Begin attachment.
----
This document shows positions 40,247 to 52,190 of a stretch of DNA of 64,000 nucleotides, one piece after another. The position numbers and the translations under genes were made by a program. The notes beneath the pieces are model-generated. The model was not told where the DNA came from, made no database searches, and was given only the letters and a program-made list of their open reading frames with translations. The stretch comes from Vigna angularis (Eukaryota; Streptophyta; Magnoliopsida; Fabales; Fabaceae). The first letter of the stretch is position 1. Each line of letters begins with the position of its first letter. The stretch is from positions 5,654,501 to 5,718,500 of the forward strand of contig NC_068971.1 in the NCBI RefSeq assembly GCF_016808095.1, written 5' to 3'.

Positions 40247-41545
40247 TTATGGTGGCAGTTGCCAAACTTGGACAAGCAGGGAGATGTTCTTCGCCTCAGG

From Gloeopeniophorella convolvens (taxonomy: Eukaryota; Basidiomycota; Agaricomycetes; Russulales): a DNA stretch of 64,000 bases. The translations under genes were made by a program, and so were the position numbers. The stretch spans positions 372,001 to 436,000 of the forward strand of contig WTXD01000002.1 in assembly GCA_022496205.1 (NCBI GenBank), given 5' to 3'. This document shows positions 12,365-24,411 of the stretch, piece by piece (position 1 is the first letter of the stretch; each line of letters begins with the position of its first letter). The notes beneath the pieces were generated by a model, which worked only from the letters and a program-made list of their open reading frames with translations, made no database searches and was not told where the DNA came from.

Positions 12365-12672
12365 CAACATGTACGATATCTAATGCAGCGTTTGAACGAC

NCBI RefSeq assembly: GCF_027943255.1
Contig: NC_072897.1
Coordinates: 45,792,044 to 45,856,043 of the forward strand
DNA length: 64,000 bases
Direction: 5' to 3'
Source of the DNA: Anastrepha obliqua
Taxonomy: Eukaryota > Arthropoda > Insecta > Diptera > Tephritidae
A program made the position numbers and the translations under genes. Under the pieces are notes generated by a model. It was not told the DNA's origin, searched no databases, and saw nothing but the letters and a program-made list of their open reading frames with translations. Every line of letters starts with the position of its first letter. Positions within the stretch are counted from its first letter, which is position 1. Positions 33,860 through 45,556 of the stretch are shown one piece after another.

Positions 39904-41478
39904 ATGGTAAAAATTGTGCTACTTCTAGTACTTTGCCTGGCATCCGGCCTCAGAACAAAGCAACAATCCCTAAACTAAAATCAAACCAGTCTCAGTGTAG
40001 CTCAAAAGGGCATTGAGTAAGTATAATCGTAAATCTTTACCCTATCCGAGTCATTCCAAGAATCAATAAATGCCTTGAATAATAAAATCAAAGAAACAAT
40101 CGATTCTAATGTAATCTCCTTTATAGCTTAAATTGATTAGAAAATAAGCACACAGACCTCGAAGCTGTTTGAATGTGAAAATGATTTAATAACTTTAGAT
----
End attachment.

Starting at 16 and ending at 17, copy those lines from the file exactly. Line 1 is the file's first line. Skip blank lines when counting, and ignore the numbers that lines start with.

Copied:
39904 ATGGTAAAAATTGTGCTACTTCTAGTACTTTGCCTGGCATCCGGCCTCAGAACAAAGCAACAATCCCTAAACTAAAATCAAACCAGTCTCAGTGTAG
40001 CTCAAAAGGGCATTGAGTAAGTATAATCGTAAATCTTTACCCTATCCGAGTCATTCCAAGAATCAATAAATGCCTTGAATAATAAAATCAAAGAAACAAT